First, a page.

Enjoy a trip down memory lane with Mickey Gilley

Legend plays the Memorial Centre in Red Deer on March 9th

SUCCESSFUL PATH – Country singer Mickey Gilley brings his decades’ worth of hits to Red Deer on March 9th.

SUCCESSFUL PATH – Country singer Mickey Gilley brings his decades’ worth of hits to Red Deer on March 9th.

For the first time in over 20 years, the original ‘urban cowboy’, Mickey Gilley, will be in concert in Canada in March of 2015.

He performs March 9th at the Memorial Centre with show time at 7 p.m.

The legendary singer has had seventeen number one singles in his long career including Room Full of Roses, City Lights, Fool for Love, Don’t the Girls Get Prettier at Closing Time and his remake of the soul standard Stand By Me.

It was Stand By Me from the blockbuster film Urban Cowboy in 1980 that catapulted Gilley from country to pop crossover superstar, taking him out of the shadow of his famous cousins Jerry Lee Lewis and Jimmy Swaggart.

As he shares with audiences his career in music and the stories behind the hit songs, it was the 70s that brought him most of his signature songs, awards and accolades.

He is the recipient of six Academy of Country Music Awards, from his first in 1974 – Top New Male Vocalist to Entertainer of the Year in 1976.

Gilley is also famous for his namesake nightclub with the legendary mechanical bull and was one of the first artists to open a theatre in Branson, Missouri.

On March 9th 1936, he was born in Natchez Mississippi.

Raised in Ferriday, Louisiana along with his two famous cousins, Lewis and Swaggart, it was there where his love and appreciation of music grew. He absorbed the haunting sounds of Louisiana rhythm and blues by sneaking up to the windows of the clubs at night.

Gilley learned to play piano at an early age but did not achieve the success of his cousin Jerry Lee until later.

Moving to Houston in the early 1950s to work construction, Gilley did not start playing until 1957 when he recorded his first record Ooh we Baby.

The song would later by used in a commercial for Yoplait yogurt. In 1959, he had his first charted record, Is it Wrong for Loving You? in which Kenny Rogers played the bass.

He continued playing in cities throughout the south but eventually settled into Pasadena where he began performing at the Nesadel Club. There he developed into one of the city’s most popular acts while playing there for more than 10 years. While at the Nesadel Galley, had his second charted record, Lonely Wine.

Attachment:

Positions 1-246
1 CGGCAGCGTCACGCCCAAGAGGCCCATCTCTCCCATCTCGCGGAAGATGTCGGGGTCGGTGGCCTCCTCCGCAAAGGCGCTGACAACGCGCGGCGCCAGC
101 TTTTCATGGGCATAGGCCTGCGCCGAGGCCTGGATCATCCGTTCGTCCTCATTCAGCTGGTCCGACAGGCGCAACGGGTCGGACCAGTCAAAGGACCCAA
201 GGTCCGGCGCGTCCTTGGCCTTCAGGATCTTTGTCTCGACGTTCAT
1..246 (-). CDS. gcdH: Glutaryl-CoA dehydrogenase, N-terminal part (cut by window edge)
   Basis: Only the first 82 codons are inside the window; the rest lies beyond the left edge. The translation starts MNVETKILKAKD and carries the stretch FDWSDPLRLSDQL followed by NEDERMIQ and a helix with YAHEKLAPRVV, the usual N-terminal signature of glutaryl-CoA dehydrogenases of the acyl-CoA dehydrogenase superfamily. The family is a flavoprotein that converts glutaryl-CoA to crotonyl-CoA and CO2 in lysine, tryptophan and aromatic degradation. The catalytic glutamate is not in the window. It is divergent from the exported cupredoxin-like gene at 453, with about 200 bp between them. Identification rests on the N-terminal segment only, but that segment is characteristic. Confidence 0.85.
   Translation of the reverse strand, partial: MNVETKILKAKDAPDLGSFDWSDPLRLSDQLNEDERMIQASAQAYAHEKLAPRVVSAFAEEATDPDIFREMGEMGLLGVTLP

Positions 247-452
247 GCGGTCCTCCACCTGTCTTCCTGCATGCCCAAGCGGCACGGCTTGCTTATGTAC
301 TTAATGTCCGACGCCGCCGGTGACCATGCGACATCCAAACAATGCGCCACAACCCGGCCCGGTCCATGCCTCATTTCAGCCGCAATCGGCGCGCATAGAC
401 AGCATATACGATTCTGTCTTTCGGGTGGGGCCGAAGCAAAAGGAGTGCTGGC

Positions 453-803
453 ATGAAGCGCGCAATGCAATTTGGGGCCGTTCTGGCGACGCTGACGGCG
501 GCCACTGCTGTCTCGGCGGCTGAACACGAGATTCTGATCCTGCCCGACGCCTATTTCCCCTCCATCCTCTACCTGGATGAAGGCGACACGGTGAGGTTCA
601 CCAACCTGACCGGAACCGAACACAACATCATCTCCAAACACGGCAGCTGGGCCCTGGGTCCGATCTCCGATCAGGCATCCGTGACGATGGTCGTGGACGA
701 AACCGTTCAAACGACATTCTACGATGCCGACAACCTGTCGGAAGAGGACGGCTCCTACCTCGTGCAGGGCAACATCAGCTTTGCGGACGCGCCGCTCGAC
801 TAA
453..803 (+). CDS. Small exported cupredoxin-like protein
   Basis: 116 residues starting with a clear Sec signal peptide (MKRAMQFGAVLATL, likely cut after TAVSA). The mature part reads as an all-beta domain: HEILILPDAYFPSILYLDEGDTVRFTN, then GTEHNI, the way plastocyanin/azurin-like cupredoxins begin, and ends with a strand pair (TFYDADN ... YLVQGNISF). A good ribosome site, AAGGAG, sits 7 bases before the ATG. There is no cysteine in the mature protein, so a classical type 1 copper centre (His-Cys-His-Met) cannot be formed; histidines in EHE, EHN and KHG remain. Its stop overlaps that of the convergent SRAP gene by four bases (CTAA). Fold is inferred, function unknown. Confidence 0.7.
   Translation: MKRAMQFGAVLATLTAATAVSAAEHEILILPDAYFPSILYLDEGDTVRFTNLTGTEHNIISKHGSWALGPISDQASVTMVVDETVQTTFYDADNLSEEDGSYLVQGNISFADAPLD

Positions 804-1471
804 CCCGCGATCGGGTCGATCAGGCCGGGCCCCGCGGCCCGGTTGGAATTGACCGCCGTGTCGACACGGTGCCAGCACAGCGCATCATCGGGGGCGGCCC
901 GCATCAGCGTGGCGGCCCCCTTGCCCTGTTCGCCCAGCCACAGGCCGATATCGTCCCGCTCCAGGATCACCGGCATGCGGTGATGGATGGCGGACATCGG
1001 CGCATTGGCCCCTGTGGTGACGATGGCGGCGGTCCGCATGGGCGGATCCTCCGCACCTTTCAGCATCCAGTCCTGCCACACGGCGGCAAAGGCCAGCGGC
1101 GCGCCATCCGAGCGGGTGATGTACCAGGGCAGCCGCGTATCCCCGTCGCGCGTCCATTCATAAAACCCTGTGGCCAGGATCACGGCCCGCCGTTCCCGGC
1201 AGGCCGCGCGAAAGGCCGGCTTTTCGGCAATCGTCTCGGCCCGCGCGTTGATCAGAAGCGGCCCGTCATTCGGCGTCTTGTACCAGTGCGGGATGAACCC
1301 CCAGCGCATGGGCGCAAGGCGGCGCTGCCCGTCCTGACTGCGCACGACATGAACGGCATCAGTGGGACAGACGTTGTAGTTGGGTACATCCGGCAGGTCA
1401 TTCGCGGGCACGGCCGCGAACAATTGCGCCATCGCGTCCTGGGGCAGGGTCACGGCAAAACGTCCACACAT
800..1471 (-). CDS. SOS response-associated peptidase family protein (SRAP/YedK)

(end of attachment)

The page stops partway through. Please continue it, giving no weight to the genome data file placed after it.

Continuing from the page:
In 1971, along with business partner, Sherwood Cryer, he opened the world famous Gilley’s night club in Pasadena, Texas.

The club would grow and one day enter into the Guinness Record Book as the World’s largest honky-tonk. It was here that Gilley started experiencing his first success when he released Room Full of Roses. By the mid-seventies his songs were hitting the country charts with regularity.

As the eighties neared, Gilley was growing bigger with every day.

Country music’s biggest stars used the club as a launching pad. A television show was developed which only added to the phenomenon. But it was when Esquire Magazine caught wind of the excitement and featured an article called ‘The Ballad of the Urban Cowboy’ that caused Gilley to develop into an Urban Cowboy craze.

With the club rising in popularity so to did Gilley. To name a few of his many hits, City Lights, I Overlooked and Orchid and Don’t the Girls All Get Prettier at Closing Time all reached number one on the Billboard Country Charts.

His success along with the attention of the Esquire article led Paramount Pictures to film a movie in 1979. The movie, Urban Cowboy, would star John Travolta and Debra Winger and predominately featured Gilley.

The soundtrack featured many popular artists including a huge hit by Gilley, Stand By Me which went platinum and it made him a household name.

Also on the album was the Orange Blossom Special performed by his Urban Cowboy Band, the song would earn a Grammy. He was also awarded a star on the Hollywood Walk of Fame.

Gilley’s shut its doors however in the late eighties and a fire would later destroy the building. But Gilley did not let this discourage him. He took his show on the road and would eventually settle into Branson – a unique community tucked away in the Ozarks. In the 90s many artists such as Roy Clark, Johnny Cash, Ray Stevens, Box Car Willie were flocking to the area.

In 1989, Gilley decided to build his own theatre and his fans loved it. Then in 1993 the unthinkable happened, an electrical short in a neon sign located outside of the building created a spark and the theatre burned to the ground.